• Big banks are fleeing the mortgage market

    02/13/2016 6:17:35 AM PST · by Lorianne · 19 replies
    Market Watch ^ | 12 February 2016 | Andrea Riquier
    When it comes to residential mortgages, big banks are waving the white flag. Banks originated 74% of all mortgages in 2007, but their share fell to 52% in 2014, the most recent data available from the Mortgage Bankers Association. And it could go even lower. But even at these levels, the big bank backtrack is reshaping a lending landscape that’s already undergone seismic shifts since the housing bubble burst. While there’s widespread agreement that banks should have been reined in — and perhaps punished — after playing a major role in the housing bubble that helped tank the economy, the...
  • Forget oil stocks. Banks are killing your portfolio

    02/05/2016 6:15:44 AM PST · by Citizen Zed · 4 replies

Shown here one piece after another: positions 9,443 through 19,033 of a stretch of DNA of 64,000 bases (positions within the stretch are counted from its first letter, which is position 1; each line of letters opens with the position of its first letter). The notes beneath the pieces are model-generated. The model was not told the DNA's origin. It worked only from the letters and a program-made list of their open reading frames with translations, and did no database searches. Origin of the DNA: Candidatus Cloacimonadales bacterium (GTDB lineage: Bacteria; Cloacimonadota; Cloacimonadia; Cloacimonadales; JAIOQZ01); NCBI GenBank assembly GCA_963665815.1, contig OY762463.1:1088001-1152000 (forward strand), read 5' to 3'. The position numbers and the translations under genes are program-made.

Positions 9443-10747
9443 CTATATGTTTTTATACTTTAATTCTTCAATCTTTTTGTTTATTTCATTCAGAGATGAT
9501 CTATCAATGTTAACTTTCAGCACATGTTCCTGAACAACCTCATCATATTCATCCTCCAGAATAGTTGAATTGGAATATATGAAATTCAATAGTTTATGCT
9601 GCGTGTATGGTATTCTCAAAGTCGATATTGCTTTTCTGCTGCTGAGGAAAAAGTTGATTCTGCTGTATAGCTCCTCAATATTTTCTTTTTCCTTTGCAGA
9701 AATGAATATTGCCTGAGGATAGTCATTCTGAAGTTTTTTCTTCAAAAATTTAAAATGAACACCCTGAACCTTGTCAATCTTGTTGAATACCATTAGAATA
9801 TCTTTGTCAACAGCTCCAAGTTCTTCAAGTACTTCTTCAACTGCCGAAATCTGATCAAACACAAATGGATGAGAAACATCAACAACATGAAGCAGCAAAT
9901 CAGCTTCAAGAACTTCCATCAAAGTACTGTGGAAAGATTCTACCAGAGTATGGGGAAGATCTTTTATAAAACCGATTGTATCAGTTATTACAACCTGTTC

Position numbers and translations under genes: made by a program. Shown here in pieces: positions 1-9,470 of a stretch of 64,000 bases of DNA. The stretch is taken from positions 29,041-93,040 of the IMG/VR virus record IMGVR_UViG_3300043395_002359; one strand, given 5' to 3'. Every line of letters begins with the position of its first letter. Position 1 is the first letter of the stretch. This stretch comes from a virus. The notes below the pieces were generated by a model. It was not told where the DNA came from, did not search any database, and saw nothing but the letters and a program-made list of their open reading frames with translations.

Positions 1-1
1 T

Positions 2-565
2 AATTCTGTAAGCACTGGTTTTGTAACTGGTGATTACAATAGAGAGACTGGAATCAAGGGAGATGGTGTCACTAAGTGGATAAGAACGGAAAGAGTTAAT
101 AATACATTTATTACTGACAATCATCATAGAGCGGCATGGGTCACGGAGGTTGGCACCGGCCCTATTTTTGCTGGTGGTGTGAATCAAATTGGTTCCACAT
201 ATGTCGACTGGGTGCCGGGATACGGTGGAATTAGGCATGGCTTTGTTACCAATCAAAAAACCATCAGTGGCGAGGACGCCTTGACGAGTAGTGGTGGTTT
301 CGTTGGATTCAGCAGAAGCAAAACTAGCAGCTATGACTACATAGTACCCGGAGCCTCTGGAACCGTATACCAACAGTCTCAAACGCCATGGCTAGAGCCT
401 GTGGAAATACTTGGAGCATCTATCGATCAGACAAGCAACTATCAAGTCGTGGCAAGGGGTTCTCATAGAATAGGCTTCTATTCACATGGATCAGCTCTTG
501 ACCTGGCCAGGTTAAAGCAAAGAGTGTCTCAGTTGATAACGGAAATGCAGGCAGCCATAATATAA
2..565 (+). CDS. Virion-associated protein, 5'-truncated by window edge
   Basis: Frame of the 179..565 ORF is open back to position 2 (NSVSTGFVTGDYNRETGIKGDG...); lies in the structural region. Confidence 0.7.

cnn ^ | 2-5-2016 | Ivana Kottasova
    Shares in some of the world's biggest banks are plunging. Financial stocks in the S&P 500 are down more than 11% so far this year. That's worse than oil, energy stocks, and even the emerging markets index. European banks have fallen even further. Deutsche Bank (DB) has lost 31% so far this year, Unicredit (UNCFF) is down 35%, and Credit Suisse (CSGKF) is 30% down. Barclays (BCLYF), BNP Paribas (BNPQF), Societe General (SCGLF), and UBS (UBS) have all lost about 20% since the beginning of 2016. Bank earnings have generally been disappointing. Credit Suisse shares hit a 24-year low after...
  • Too Big to Fail: The Sequel?

    01/19/2016 4:12:14 PM PST · by Kaslin · 2 replies
    Townhall.com ^ | January 19, 2016 | Cal Thomas